Hope you had a great summer and got a chance to spend some quality time with friends and family. To kick things off for the upcoming trading season, I thought I’d share a trade setup with you from earlier today.
This morning, we saw wild price action with the Non-farm payroll numbers creating volatility in the market. Once the market had settled down, prices started moving in a more normal manner and we saw this trade setup in EURUSD. This trade was based on the “Double Bottom” trade pattern.
There are a few keys things to remember about this setup:
1. Price went to test yesterday’s lows but could not hold below.
2. Price couldn’t hold below the 1.1100 level, The Big Figure, even during NFP.
3. We saw multiple attempts by price to move below this level but failed.
Trade: After the NFP numbers were released, we saw price whiplash in both directions. The price moved up first then quickly reversed and went down to test the previous day’s lows. The price got rejected at this level and moved right back up to the point of release, filling the inefficient gap. However, the price didn’t have enough momentum to sustain the up move and came back to test the lows again, this time moving slower. Once at the lows, the price failed to go below the low formed during NFP. We saw a pinbar (also known as a “doji”) form at the bottom, showing rejection, followed by a strong bullish engulfing candle that took out the last 3 candles. This is a nice reversal pattern in itself. However, combined with the previous rejection at this price (after NFP), this makes a very strong “Double Bottom” pattern.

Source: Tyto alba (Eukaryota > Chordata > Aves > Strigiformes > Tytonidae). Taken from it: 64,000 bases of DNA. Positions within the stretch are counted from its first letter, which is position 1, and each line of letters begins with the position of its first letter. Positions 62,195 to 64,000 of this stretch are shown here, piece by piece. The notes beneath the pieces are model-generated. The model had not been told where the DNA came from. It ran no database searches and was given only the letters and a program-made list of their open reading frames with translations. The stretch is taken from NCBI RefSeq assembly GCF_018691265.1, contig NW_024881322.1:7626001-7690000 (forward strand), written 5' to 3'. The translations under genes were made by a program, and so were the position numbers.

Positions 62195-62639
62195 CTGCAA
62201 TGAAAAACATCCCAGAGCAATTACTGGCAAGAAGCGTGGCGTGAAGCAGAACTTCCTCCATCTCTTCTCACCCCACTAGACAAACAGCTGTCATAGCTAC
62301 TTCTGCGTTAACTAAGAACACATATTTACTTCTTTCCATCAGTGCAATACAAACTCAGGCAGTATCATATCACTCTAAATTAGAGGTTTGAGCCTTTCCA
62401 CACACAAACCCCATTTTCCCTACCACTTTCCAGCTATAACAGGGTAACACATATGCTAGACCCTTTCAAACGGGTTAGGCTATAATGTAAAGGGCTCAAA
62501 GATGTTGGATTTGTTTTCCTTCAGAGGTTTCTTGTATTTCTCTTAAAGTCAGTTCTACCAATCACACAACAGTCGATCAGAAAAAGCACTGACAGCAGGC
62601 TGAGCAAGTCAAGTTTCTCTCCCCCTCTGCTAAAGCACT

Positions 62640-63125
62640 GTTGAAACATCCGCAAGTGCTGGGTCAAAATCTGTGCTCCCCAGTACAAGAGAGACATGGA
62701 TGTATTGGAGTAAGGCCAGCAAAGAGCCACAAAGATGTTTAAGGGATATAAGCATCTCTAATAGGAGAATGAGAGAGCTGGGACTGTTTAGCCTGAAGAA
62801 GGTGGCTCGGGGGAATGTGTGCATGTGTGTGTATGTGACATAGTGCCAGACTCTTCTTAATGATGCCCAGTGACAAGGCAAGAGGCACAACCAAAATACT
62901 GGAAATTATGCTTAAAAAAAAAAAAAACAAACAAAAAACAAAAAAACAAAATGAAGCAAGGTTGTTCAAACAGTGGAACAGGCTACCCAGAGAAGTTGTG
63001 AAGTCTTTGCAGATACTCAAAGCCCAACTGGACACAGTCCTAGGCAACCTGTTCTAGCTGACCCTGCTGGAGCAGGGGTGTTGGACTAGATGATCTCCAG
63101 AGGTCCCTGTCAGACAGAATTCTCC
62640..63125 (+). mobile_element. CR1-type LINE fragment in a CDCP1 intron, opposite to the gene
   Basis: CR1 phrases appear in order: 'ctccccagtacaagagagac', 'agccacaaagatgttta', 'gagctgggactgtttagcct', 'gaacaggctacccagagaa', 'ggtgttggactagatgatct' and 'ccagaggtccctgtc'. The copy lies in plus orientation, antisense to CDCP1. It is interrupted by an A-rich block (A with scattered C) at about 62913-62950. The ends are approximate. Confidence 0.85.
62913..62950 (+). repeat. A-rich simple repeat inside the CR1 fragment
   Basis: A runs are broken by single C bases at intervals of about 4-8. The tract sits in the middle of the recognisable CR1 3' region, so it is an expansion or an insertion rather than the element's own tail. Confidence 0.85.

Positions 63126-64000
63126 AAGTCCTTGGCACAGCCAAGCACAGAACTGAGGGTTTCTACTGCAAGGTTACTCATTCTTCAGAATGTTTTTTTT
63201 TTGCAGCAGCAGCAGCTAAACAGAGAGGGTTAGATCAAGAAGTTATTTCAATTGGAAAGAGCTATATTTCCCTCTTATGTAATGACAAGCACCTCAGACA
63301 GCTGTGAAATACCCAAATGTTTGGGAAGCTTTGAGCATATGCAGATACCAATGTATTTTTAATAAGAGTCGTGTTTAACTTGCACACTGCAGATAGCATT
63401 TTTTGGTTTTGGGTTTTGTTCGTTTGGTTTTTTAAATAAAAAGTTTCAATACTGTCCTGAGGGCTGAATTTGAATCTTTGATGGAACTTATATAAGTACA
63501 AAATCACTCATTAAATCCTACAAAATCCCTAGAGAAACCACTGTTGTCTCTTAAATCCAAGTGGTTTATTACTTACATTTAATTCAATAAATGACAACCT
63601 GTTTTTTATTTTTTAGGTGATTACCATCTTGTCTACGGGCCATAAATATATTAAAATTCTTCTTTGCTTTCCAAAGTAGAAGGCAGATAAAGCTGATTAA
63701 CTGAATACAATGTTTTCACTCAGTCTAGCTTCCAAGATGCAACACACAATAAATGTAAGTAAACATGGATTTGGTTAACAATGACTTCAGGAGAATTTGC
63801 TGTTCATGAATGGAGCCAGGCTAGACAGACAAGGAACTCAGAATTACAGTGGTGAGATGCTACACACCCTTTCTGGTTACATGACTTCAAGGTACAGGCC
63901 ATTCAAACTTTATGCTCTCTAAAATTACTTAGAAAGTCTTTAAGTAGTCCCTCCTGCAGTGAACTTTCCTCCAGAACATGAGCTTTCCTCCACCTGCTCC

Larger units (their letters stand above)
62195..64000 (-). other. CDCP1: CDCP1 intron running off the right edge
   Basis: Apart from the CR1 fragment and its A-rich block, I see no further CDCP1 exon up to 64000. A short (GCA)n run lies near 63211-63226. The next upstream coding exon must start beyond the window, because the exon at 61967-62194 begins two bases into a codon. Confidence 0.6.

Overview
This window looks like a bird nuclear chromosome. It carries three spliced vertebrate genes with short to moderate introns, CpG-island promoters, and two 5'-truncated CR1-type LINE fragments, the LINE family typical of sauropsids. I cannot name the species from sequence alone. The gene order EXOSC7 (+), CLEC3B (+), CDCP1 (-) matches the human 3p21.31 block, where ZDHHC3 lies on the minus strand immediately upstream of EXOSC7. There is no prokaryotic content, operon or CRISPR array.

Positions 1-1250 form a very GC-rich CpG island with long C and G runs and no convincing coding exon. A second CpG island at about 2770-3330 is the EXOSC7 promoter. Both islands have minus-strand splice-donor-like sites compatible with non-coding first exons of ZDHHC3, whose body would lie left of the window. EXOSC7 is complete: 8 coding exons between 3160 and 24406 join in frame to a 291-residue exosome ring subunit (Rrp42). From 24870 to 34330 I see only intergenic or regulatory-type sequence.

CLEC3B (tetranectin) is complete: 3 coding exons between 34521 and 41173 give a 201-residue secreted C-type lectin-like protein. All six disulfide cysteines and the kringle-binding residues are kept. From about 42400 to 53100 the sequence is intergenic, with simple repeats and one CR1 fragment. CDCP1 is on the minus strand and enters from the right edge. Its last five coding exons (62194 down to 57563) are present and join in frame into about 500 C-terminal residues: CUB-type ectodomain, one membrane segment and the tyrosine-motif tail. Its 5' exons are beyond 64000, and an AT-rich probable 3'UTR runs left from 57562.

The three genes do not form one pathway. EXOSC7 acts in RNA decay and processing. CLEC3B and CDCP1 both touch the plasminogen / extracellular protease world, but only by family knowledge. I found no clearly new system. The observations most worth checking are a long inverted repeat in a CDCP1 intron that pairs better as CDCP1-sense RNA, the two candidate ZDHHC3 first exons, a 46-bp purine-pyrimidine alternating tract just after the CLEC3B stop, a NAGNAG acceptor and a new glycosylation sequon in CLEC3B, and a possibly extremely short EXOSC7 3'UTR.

I like to have a safer stop, a few pips below the first rejection at 1.088, giving me a 20 pip stop. However, you could place your stop a few pips below the most recent price rejection (the pinbar), which would make it a 13 pip stop. Either way, this was a great trade with a 3 to 1 risk to reward ratio. The overall move was 82 pips, with our entry to exit netting us 60 pips in the trade.
I’ve found these to be highly reliable trades that pay out consistently, especially when we have multiple points of confluence coming together like in this instance.